Atlanta high school runners part of virtual AJC Peachtree Road Race

Credit: Curtis Compton

Credit: Curtis Compton

Sarah Burwell grew up watching her parents run the AJC Peachtree Road Race every year. Her grandparents lived right on Peachtree, so every year, Burwell would spend the night at her grandparents’ house, then wake up early on July 4 to watch her parents run.

Though she wasn’t yet a cross-country runner — soccer was Burwell’s sport of choice until high school — she’s been running the race since she was in sixth grade, carrying on the family tradition.

“It’s a big family thing for us,” Burwell said. “… My grandfather ran the second one ever. It’s a big thing in our family. We always celebrate it, and the Fourth of July sort of revolves around the Peachtree.”

Because of the ongoing coronavirus pandemic, this year’s Peachtree Road Race was postponed from July 4 to Thanksgiving and will be run virtually. Athletes will choose their own course and upload their time to a leaderboard for the results.

That means the normal atmosphere, with 60,000 runners all together, cheering crowds and everything else that makes the race such a spectacle, won’t be there this year. All the high school runners who spoke with the AJC referenced the atmosphere as something they’ll dearly miss.

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But because the race is virtual this year, the Atlanta Track Club decided to create a new competition for the high schoolers: the High School Championship. All Georgia high schoolers are eligible, regardless of whether they compete on a team for their school, and the winners will be featured on the cover of the track club’s Wingfoot magazine.

“When you think about Olympians and record-holders and all the folks who have run Peachtree, you’ll see a high school kid’s name right there,” said Eric Heintz, Atlanta Track Club’s director of high performance. “It’s a pretty cool thing for them to able to participate in, and for us it’s really that focus on them being the next generation and the future of the sport.”

Because this year’s event falls right at the end of high school cross country season, some of the runners the AJC spoke with said they’re excited to participate but don’t plan to go for the win because they’re in a lower-intensity phase of training right now.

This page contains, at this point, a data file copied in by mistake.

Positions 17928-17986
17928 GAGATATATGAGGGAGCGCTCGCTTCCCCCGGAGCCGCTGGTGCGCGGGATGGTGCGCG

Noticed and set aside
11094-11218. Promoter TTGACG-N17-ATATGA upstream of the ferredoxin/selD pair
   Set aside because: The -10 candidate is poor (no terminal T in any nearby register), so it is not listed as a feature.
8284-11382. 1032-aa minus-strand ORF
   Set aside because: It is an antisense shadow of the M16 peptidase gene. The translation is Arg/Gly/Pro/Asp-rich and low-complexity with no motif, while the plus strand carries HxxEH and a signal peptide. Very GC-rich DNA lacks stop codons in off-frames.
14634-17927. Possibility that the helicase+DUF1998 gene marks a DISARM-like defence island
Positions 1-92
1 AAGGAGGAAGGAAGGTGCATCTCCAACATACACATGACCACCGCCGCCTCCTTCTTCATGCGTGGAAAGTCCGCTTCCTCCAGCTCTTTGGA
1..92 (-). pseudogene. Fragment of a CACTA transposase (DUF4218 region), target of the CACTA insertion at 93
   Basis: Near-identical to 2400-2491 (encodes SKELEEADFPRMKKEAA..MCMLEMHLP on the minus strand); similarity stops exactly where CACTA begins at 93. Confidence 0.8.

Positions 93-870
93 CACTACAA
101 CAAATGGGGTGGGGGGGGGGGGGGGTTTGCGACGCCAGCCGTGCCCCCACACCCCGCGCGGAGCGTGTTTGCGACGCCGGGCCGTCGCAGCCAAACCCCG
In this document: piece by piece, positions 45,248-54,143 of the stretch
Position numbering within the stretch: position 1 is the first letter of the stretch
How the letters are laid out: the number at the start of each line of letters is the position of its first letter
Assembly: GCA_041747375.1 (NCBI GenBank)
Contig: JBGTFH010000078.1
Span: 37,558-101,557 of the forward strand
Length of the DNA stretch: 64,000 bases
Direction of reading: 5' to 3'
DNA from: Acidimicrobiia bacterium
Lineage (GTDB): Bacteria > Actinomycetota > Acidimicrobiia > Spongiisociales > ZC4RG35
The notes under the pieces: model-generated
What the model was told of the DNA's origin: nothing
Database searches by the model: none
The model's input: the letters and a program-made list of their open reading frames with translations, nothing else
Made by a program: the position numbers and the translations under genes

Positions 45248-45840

But for others, such as Burwell, the opportunity to win the top prize is motivating. Though she didn’t start running until her freshman year at Walton High School, Burwell quickly fell in love with the sport. Now a senior and committed to run at Georgia Tech, she skipped the RunningLane Championships in Huntsville, Ala., last weekend so she could be fresh for the Peachtree Road Race.

“I haven’t finished my season yet, so I’m actually gonna try in the race,” Burwell said. “… There was a big race this past weekend in Alabama, and I decided not to run that so I could focus on the Peachtree because I’m much more of a distance runner. I enjoy the 10K. That’s probably what I’ll be running in college. I’ll build up to that.”

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And even for those who don’t plan to run at top speed, like George Blaha and Nicole Pizzo, the concept of the High School Championship is exciting. It’s a new opportunity this year, and one that everyone seems excited by.

“I know people who are going for the win,” Blaha, who’s a junior at Pace Academy, said. “It’s a cool opportunity. The awards kind of incentivize it. … It’s a good concept because we obviously want to compete, and normally the competition is great for the top three in the age group for the summer.”

“I’m just excited to run it and see how my times place against some other high schoolers,” added Pizzo, a junior at Marist School. “I think it’s so cool. It’s like a shared experience. Each of us had different seasons and whatnot and just being able to do that one race, that’s so special with all of us.”

There may not be the same atmosphere as normal, but it’s still a chance to compete against the best high school runners in the state. After a unique season with fewer competitive opportunities than normal, the chance to get the competitive juices flowing again is welcomed.

“With the pandemic, it’s been really difficult to get in that competition this season, just because we’ve been running more time trials than we’ve been running head-to-head races,” said Cara Joyce, a junior at Atlanta International School. “I’m really grateful for this opportunity, that it’s safe for me physically but I’ll also be able to compete with other runners and have that feeling of competition again.”

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